Saturday, 6 July 2013

Egypt

So, Egypt's short lived experiment with democracy appears to be over. Oh, I know, the army are saying they will be handling power back soon. Just like in Fiji.

I don't particularly like the Muslim Brotherhood being in power but they were democratically elected; collapsing democracy is a bigger problem than allowing some moderate Islamists the opportunity to disillusion their support base.

Revolution was necessary to get rid of Mubarak, but not so with the Muslim Brotherhood. A second revolution will probably condemn Egypt to either civil war or dictatorship - following the pattern of Russia in 1917. If you don't like the results of a democratic election, the solution is not to start a rampage to collapse the elected government.

It would have been be nice if the Egyptians had chucked out Mubarak and immediately started debates about the relative merits of Single transferable Vote as opposed to Mixed Member Proportional representation; but that was not exactly a realistic prospect. It was always going to be a bumpy road; the important thing is that the Egyptians stayed on it.

Morsi was always going to be divisive as almost as many people voted against him as voted for him. He lost the enthusiasm of some of those who supported him, but I don't think this could really be described as a 'popular' uprising.  Yeah, a lot of people are running about in the streets setting things on fire and scrapping - that's what you do when you are young and have no job and no hope of getting one.

Because the fundamental problem isn't Morsi's mildly silly Islamism.  People don't over throw their governments because they want to close all shops at 10pm.  They tell them to stop being silly.  Morsi's government fell for the same reason Mubarak fell - not enough jobs and high food prices.  And this will be the reason the next democratically elected government - if there is one in the near future - will be welcomed, become loathed and finally fall.  The example of China suggests a lot of people will put up with a lot in exchange for work, food, and a degree of security in exchange for following the rules.  Democracy is trumped by hunger.

One of two things will probably happen now, neither of them good. Either the military will keep power, while mouthing an intention to return to democracy when the 'national emergency' is over, which will always be '12-18 months from now'; or they will cede control back to an interim government, which will also rapidly become hated and unpopular, and the cycle will repeat.

And even if a stable government is established, the precedent has been set for military intervention at the whim of the generals. Not a good omen.

Yes, I know, that was one of three things. No-one expects the Spanish Inquisition, and all that.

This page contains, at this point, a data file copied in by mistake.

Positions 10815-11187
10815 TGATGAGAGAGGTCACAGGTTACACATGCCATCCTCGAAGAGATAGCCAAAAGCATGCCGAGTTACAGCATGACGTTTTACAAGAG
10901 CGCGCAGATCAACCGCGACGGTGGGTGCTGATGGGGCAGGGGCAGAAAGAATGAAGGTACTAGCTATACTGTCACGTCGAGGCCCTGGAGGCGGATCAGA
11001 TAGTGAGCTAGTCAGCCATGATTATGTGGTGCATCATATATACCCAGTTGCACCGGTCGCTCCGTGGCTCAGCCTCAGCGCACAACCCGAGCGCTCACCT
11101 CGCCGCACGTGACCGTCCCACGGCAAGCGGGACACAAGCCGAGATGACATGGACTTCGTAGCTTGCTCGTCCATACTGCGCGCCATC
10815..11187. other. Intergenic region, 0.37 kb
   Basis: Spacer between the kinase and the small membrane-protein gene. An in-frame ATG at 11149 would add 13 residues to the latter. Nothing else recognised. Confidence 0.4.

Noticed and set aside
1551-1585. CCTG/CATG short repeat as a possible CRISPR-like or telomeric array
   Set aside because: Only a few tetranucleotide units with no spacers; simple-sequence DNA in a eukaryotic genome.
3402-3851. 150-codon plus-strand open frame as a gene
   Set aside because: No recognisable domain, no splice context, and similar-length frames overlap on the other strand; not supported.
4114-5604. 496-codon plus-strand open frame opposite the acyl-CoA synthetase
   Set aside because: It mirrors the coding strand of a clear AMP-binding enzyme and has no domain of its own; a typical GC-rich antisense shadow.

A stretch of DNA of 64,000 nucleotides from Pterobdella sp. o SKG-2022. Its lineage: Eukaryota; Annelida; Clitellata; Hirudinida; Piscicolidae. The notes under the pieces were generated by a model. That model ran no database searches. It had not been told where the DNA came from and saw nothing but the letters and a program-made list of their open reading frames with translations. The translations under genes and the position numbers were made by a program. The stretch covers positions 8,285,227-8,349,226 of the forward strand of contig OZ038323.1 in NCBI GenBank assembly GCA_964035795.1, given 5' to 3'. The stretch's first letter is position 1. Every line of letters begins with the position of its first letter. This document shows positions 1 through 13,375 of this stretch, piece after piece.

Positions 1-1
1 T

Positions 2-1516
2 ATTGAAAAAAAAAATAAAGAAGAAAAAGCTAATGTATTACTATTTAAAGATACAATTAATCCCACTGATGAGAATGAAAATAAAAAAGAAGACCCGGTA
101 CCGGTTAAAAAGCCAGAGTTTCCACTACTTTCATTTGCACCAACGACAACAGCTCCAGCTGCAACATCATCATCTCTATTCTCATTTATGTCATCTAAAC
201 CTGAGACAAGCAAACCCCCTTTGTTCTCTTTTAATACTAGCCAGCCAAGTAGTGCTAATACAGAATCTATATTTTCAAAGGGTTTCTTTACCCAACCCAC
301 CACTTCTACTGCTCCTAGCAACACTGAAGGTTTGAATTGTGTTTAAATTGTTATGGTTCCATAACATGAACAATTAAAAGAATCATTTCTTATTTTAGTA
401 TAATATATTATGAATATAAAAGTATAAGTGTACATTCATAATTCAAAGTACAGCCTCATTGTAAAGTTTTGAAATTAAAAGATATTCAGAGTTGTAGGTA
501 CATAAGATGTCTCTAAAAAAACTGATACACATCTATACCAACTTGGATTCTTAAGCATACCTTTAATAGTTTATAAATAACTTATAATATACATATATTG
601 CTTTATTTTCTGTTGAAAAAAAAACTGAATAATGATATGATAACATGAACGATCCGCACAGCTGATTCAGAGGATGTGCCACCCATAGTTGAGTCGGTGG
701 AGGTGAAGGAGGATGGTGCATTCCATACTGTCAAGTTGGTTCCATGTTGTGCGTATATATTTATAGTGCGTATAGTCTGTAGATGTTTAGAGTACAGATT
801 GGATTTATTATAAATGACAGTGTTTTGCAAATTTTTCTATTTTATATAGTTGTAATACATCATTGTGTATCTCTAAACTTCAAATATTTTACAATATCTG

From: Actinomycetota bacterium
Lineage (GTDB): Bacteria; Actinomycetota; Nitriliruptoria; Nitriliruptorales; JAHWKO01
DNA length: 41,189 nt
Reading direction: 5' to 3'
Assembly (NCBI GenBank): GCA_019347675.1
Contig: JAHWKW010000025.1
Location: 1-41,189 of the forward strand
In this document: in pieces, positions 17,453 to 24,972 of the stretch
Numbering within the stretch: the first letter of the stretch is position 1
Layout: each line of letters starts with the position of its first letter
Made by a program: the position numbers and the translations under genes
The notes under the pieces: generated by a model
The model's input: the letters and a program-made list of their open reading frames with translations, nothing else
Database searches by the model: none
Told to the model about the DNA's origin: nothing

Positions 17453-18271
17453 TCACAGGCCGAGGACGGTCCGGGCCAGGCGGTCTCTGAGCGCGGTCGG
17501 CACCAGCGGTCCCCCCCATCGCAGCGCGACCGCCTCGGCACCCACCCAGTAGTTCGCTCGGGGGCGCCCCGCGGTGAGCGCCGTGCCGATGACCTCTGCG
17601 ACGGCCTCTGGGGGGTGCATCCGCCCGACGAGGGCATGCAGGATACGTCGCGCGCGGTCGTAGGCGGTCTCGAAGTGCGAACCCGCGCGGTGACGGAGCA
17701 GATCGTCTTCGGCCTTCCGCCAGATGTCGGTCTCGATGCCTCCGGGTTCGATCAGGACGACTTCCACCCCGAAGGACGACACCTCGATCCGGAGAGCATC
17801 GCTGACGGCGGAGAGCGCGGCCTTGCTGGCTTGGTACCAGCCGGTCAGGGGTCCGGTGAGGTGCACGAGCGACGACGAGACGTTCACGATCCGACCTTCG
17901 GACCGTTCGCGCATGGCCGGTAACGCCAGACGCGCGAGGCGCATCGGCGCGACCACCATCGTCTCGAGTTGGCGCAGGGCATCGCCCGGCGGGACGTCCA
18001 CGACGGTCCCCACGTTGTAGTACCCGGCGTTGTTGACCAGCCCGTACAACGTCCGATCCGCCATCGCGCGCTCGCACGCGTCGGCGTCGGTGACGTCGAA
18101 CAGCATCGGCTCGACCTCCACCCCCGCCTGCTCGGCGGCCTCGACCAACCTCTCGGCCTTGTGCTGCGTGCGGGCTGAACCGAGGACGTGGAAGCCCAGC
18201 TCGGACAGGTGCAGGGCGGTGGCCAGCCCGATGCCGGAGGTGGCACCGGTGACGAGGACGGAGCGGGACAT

So we've had a coup followed by mass arrests of the leaders of the democratically elected (until ver recently) governing party. Not looking too good, is it? Even if the army does cede power back to civilians, they appear to be setting things up so that the Muslim Brotherhood is too weak or intimidated to contest power again.

In Britain, the Tories are consistently behind in the polls. Will the British army heed The Will Of The People and oust these power crazed scum?

Jonathan Freedland makes a (for him surprisingly) good point in the Guardian. The impact of this coup may be more than just the stunting of Egyptian democracy, but a wider disillusionment with democracy among Muslims in the region. They tried, they won, they were run out of town:
To remove an elected president, to arrest a movement's leaders and silence its radio and TV stations, is to send a loud message to them and to Islamists everywhere. It says: you have no place in the political system. It says: there is no point trying to forge a version of political Islam compatible with democracy, because democracy will not be available to you.
Why bother trying if you are going to be overthrown when you try to actually use the power that was fairly won? I think this is important because democracy requires compromise. The Islamists just booted out in Egypt would - if they had been allowed to continue to participate - have discovered the necessity of diluting their plans, building consensus and accepting there are just some things that they can not do because the people will not wear it. Instead, they've been taught a blunt lesson on How To Do It - get the mob out, get the Men With Guns out, then you can do whatever you like. The next incarnation of Islamism in Egypt will be far harsher, and far less concerned with gaining power from the ballot box.

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